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U.S. WOMEN'S NATIONAL TEAM

October 31, 2012
NO RADICAL CHANGES
New USWNT coach Sermanni does plan some moves, though

By Charles Cuttone
Executive Editor

Abby Wambach and other longtime WNT stalwarts can expect some new teammates and new tactics as just-hired head coach Tom Sermanni puts his stamp on the team.
Abby Wambach and other longtime WNT stalwarts can expect some new teammates and new tactics as just-hired head coach Tom Sermanni puts his stamp on the team.
Linda Cuttone/Sports Vue Images
Don't expect major changes in the U.S. Women's National Team when Tom Sermanni takes over as head coach in January. But, don't expect things to stay the same either.

"I donít intend to come in here and initiate enormous change, because I donít think that is necessary, but as you go along in the job you are continually changing and you are continually trying to change the team."

Sermanni, who has coached the Australian national team during two stints for a total of 11 years, likes what he is inheriting from Pia Sundhage, who announced soon after this Summer's Olympic Gold Medal win that she was returning to Sweden to take over her home country's national side.

"The U.S. team is a very good side, with very good players," said Sermanni. "Obviously you have got to be to win the tournaments they have won. I have always tried to play a positive attacking style of football. I have always had a philosophy of trying to get players to play to their maximum abilities, not to limit them.

"I have always tried to teach players a good style to play. We want to entertain, we want to play well and we want to win games."

But for Sermanni, who has coached in the United States in the past as an assistant with the Women's United Soccer league's San Jose Cyber Rays, and then as the headman with the New York Power, change will be inevitable, because the game is changing.

"I donít think you can just sit back and hope upon hope that the team is going to be successful and the main reason for that is that the game is changing," said Sermanni. "The game is changing at a rapid pace and I think if you look at women's football now as compared to 20 years ago, the quality of the teams and closeness of the teams is much more pronounced than it was back in the 90s and the early 2000s, so you have to keep improving.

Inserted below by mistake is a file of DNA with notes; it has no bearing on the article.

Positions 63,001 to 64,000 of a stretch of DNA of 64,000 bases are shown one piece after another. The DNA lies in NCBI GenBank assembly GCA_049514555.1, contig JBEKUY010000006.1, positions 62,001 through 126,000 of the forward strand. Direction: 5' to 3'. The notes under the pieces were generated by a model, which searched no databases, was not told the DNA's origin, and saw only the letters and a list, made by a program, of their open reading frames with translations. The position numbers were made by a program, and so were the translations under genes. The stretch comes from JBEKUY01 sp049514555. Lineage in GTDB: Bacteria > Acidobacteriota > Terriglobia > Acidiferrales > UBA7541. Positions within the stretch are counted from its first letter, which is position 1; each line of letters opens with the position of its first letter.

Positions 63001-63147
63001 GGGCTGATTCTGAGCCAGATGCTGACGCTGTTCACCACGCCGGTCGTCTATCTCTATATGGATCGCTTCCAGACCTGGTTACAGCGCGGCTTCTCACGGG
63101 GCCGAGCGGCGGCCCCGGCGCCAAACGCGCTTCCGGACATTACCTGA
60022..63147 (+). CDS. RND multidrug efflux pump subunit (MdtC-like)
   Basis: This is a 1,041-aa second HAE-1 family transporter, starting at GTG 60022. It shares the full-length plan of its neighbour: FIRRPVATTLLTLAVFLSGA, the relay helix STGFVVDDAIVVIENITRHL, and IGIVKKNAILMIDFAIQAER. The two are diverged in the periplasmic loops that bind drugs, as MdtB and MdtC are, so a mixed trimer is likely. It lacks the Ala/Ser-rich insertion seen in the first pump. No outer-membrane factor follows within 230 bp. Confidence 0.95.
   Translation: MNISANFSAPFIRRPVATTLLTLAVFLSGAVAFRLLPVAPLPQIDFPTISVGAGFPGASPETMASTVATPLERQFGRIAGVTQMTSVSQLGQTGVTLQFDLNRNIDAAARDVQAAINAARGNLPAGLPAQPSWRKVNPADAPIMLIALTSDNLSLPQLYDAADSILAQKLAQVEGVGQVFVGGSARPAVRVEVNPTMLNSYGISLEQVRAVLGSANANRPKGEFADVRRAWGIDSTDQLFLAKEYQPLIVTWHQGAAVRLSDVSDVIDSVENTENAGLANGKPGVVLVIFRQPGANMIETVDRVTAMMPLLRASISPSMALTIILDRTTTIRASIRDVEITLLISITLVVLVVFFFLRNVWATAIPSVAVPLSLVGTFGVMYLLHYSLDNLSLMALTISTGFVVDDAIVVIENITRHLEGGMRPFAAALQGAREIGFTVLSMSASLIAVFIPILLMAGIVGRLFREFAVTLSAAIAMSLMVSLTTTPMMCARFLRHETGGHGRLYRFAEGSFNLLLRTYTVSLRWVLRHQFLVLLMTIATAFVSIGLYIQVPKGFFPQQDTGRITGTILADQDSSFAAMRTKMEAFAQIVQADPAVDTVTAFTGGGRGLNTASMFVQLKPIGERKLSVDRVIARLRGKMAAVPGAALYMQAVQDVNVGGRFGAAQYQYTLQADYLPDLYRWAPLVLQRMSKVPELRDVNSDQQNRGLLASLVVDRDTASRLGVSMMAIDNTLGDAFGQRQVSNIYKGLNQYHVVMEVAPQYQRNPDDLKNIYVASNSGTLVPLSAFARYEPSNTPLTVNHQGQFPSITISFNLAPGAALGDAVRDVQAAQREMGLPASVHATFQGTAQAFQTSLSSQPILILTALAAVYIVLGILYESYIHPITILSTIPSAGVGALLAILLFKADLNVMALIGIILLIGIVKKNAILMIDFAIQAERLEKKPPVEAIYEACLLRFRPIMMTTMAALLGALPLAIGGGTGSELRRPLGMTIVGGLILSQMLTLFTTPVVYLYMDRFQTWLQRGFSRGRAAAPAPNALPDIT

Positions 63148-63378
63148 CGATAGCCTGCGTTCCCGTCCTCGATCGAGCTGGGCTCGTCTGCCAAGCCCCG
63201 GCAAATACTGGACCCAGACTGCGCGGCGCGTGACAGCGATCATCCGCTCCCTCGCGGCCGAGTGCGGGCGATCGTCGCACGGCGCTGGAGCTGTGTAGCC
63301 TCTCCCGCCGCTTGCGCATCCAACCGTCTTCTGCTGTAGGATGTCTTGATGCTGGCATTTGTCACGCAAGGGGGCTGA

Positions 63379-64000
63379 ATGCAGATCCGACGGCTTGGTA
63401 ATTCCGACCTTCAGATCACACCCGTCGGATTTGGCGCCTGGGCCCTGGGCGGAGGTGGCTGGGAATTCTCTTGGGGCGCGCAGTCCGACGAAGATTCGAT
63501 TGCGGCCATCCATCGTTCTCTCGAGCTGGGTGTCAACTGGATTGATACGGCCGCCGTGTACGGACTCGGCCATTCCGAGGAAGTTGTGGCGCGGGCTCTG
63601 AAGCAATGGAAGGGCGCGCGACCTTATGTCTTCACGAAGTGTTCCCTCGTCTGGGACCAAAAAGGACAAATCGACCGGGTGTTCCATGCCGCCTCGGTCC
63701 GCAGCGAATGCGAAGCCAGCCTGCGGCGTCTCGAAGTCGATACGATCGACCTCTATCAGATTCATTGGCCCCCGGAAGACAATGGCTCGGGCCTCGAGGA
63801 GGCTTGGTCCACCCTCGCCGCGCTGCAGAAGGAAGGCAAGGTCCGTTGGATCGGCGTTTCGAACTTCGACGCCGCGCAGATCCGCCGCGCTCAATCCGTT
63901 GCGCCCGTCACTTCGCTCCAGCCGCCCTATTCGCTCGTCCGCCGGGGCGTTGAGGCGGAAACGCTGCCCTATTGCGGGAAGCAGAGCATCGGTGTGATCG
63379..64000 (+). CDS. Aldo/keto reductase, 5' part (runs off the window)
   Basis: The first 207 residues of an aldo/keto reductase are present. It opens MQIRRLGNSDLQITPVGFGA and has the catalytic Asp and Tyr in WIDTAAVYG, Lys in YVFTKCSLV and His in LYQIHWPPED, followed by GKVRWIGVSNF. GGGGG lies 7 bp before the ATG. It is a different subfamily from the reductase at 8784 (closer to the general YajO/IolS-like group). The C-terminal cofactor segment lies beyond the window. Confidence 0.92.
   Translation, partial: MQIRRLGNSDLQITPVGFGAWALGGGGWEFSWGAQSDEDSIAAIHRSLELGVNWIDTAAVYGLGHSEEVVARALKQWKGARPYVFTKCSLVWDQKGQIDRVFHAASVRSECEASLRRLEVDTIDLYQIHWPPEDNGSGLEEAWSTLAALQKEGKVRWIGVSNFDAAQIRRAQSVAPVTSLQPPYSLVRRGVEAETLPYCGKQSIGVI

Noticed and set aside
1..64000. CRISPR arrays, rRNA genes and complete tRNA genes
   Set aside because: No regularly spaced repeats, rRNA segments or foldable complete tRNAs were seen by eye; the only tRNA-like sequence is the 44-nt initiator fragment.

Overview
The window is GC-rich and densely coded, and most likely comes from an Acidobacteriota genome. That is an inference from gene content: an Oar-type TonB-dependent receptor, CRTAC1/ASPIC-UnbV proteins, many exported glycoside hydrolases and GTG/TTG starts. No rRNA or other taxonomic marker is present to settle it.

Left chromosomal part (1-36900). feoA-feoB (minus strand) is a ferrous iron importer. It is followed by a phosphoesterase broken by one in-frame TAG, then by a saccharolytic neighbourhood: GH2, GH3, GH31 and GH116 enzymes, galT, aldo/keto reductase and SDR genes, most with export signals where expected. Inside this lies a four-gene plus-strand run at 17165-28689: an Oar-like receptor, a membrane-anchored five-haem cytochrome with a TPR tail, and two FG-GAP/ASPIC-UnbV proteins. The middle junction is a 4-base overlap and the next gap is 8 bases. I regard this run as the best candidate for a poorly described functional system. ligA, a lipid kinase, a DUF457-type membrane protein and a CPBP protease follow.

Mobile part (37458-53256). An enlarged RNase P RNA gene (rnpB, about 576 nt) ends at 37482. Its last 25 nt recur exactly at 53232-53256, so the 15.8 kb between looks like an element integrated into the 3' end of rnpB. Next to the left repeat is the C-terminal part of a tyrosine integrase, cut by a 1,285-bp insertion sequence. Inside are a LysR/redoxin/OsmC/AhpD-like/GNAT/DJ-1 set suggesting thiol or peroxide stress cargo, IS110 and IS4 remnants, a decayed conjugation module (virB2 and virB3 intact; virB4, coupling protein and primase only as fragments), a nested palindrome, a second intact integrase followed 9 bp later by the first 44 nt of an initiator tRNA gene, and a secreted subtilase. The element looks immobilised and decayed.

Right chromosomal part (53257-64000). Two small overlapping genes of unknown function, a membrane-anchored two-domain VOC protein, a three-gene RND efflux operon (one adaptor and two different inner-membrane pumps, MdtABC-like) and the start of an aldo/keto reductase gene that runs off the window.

"You don't come into a team like this and suddenly make radical changes. I think that would be an unwise thing to do. What you do need to do is try to improve players as individuals and try to improve the team as a whole and try to create more competition with the squad as well."

The core of the team Sermanni is taking over is one that is starting to age. Abby Wambach, Shannon Boxx, Christie Rampone and Hope Solo are all in their 30s. Some of the younger players, like Alex Morgan, have already made an impact in the team, and Sermanni says he'd like to expand the pool of players.

"We want to create a greater competition within the national team and to do that, you have to create opportunities for other players. Now, whether those are younger players or perhaps players that are in the 20s and haven't had opportunities, I don't know yet. The key thing is to be able to bring players into a national team camp and give the opportunities, and thatís what I want to try and do.

"I am certainly not averse to throwing players into the mix and giving a chance to players that are outside the established group at the moment."

Perhaps the most noticeable shift Sermanni wants to enact with the National Team is its style of play, an area Sundhage had already been trying to change, moving from an athletic, direct-attack style, to more of a subtle possession and skill game.

"I think thatís going to be necessary going forward," said the Scotland-born coach who played in more than 300 professional matches.

"You donít want to take away some of the strengths. You want to improve on the weakness but still keep those same strengths that the U.S. team has always had and actually is a huge thing that intimidates opponents and you want to keep that. But you do want to keep the balance in your team and play a better brand of soccer. Not possession for the sake of possession, but a positive style of possession.

"I think itís a reality in the modern day game that you no longer win games purely on pace and power and fitness because those gaps have now become significantly narrower, so the actual soccer content, the technical content becomes more critical. The game is going to continue to go that way and we need to continue to strive to get the U.S. team to improve in that area."



   
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